Climate is an important driver of ungulate life-histories, population dynamics, and migratory behaviors, and can affect the growth, development, fecundity, dispersal, and demographic trends of populations. Changes in temperature and precipitation, and resulting shifts in plant phenology, winter severity, drought and wildfire conditions, invasive species distribution and abundance, predation, and disease have the potential to directly or indirectly affect ungulates. However, ungulate responses to climate variability and change are not uniform and vary by species and geography. Here, we present a systematic map protocol aiming to describe the abundance and distribution of evidence on the effects of climate variability and change on ungulate life-histories, population dynamics, and migration in North America. This map will help to identify knowledge gaps and clusters of evidence, and can be used to inform future research directions and adaptive management strategies.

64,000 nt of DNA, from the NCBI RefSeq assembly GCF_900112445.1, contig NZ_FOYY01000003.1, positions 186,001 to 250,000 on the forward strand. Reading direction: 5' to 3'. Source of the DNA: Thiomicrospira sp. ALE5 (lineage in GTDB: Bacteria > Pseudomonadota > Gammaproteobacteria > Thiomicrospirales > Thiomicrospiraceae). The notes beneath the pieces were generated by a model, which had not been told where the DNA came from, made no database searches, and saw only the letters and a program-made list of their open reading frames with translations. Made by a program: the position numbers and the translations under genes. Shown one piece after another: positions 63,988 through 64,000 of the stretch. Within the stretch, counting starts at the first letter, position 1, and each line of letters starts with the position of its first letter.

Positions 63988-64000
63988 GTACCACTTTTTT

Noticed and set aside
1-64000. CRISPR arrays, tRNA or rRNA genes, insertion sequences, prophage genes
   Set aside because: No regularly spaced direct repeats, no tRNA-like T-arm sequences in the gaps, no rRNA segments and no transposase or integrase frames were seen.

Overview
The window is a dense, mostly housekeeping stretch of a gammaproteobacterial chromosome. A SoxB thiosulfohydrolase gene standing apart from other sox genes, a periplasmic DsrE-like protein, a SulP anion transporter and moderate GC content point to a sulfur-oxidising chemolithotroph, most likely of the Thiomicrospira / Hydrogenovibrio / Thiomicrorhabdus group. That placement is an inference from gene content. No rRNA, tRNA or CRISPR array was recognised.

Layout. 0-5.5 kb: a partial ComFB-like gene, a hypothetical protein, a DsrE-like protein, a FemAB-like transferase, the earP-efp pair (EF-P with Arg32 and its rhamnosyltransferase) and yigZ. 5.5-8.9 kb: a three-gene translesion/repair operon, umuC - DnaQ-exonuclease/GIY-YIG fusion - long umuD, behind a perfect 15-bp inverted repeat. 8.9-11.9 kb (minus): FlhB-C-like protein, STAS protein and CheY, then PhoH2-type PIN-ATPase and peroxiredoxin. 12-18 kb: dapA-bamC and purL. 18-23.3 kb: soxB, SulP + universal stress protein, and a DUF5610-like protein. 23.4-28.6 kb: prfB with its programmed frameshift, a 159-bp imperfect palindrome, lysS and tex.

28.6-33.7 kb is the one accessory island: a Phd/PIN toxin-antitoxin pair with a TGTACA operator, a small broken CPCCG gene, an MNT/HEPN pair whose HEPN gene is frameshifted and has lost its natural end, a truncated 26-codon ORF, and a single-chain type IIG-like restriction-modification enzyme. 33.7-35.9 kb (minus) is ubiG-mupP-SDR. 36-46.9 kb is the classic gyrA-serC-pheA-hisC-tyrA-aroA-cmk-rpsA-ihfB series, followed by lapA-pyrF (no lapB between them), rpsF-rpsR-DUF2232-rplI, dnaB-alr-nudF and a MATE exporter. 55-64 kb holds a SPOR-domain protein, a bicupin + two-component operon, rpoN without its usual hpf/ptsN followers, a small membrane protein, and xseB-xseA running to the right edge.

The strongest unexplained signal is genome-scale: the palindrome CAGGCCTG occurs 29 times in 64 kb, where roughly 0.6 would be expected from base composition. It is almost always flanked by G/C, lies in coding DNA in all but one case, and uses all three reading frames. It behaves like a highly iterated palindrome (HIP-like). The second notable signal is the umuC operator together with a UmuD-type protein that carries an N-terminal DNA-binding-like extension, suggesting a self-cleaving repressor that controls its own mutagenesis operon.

We will catalogue evidence on how climate variability and change affect the life-histories, population dynamics, and migration patterns of the fifteen ungulate species native to North America. We will search both academic and grey literature, using academic journal databases and specialist websites. Articles will be screened for inclusion at the title/abstract and full-text levels, and data will be extracted from articles that pass the full-text review. These data will be summarized quantitatively, visually, and with a narrative review to describe the distribution and abundance of evidence on the effects of climate variability and change on ungulates in North America.
Global change, Climate impacts, Weather, Ungulate management, Ungulate ecology
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